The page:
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Brain Imaging Checks Functional Network Structure in ASD

By Mark N. Ziats on December 7, 2012


Background: Brain imaging studies of individuals with Autism Spectrum Disorders (ASD) have demonstrated that functional brain networks—combinations of different brain regions working together for a task—are abnormally connected in autism.  However, results from these prior studies are often conflicting, and it remains unclear how deficits in functional brain networks relate to known abnormalities in the brain structures of people with ASD.


What’s new: A recent study published in the journal PLoS One assessed the structural relationships of two prominent functional networks that are abnormal in ASD.  Researchers used a brain imaging technique called structural covariance magnetic resonance imaging (scMRI), which can track similar variations in grey matter volume across multiple individuals. They compared the structure of brain regions involved in the salience network, known to be involved in emotional processing, and the default mode network, thought to be important for task-independent introspection, between 49 males with ASD and 49 age- and IQ-matched controls.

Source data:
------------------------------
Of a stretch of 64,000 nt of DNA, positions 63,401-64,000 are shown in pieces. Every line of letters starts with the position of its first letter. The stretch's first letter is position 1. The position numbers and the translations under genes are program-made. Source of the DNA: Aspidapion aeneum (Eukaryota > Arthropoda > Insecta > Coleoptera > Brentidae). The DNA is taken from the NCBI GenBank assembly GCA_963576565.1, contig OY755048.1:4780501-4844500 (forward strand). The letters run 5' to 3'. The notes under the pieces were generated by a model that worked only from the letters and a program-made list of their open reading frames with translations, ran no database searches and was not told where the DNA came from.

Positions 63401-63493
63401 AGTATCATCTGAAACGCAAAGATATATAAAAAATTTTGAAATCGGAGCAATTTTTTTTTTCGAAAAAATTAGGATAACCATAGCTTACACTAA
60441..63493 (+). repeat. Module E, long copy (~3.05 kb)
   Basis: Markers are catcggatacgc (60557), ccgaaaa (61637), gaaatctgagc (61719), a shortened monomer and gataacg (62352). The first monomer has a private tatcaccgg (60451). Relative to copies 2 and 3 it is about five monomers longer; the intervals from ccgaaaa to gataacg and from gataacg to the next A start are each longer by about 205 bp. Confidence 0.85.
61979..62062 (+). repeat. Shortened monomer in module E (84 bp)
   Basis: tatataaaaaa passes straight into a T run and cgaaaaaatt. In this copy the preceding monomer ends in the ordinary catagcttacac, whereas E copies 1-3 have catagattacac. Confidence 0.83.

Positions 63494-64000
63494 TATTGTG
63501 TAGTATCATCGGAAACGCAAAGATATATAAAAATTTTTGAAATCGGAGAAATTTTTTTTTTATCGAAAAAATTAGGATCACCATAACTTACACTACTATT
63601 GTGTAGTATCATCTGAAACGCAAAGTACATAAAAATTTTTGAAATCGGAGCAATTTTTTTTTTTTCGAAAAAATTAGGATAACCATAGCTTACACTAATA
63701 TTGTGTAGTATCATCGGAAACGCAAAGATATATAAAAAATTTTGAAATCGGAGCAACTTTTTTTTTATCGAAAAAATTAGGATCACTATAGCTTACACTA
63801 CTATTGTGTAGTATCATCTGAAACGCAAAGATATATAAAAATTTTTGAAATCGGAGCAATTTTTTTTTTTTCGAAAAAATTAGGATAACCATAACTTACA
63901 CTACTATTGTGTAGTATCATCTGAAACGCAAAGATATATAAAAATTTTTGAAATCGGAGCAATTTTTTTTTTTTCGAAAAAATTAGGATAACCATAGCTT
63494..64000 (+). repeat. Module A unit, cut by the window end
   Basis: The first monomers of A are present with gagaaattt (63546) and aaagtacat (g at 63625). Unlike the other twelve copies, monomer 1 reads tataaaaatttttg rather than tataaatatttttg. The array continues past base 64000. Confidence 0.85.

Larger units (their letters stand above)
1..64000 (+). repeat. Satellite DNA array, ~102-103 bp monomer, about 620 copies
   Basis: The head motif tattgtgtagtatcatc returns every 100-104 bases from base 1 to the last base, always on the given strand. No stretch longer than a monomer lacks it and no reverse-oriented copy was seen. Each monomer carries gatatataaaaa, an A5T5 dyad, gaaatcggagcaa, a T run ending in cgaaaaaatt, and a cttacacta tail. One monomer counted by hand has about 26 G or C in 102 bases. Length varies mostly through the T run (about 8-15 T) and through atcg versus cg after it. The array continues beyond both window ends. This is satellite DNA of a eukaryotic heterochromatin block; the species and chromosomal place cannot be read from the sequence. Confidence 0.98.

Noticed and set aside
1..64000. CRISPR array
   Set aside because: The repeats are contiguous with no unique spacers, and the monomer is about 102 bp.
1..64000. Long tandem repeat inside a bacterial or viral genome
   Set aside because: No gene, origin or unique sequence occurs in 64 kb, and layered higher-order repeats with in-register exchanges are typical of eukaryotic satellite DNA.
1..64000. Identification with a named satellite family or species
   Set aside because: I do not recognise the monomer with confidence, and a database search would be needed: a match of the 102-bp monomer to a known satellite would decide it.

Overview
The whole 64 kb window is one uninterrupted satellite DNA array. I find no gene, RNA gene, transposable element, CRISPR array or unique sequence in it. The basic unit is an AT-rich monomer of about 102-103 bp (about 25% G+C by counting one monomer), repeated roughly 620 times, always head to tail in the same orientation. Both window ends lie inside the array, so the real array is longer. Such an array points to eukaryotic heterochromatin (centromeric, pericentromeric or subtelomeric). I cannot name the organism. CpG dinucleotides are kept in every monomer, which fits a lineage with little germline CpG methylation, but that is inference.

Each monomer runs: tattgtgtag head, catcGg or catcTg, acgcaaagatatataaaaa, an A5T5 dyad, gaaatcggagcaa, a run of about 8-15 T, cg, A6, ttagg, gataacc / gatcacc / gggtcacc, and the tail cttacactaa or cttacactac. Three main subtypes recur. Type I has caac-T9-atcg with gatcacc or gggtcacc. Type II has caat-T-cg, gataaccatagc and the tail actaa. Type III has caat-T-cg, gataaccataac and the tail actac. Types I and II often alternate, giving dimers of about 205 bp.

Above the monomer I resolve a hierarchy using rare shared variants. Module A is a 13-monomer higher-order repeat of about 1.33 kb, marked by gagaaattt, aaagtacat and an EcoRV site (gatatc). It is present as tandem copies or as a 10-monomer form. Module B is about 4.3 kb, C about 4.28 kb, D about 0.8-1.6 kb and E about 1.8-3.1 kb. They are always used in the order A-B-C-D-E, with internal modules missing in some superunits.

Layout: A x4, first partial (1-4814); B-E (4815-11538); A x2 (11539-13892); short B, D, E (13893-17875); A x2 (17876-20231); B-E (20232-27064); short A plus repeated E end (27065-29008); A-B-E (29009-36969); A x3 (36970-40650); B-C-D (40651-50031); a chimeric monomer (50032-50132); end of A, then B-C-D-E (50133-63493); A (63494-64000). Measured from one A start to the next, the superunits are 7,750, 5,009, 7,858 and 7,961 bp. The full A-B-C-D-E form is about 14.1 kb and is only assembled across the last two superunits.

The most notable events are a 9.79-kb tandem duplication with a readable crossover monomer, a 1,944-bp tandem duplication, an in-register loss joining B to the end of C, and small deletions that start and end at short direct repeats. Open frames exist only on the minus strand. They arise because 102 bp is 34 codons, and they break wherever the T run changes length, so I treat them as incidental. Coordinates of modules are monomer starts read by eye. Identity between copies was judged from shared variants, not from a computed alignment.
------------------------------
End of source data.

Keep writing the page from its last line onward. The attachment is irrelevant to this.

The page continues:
According to the study, the salience network was underdeveloped in individuals with ASD as compared to controls.  In contrast, the default mode network was either over- or under-connected, depending on the brain region assessed.


Why it’s important: This study provides important insight into the relationship between abnormal brain structures and functional networks underlying autistic behaviors.  Understanding how variations in the brain relate to functional network modifications is crucial to elucidating the physiological mechanisms that contribute to ASD.

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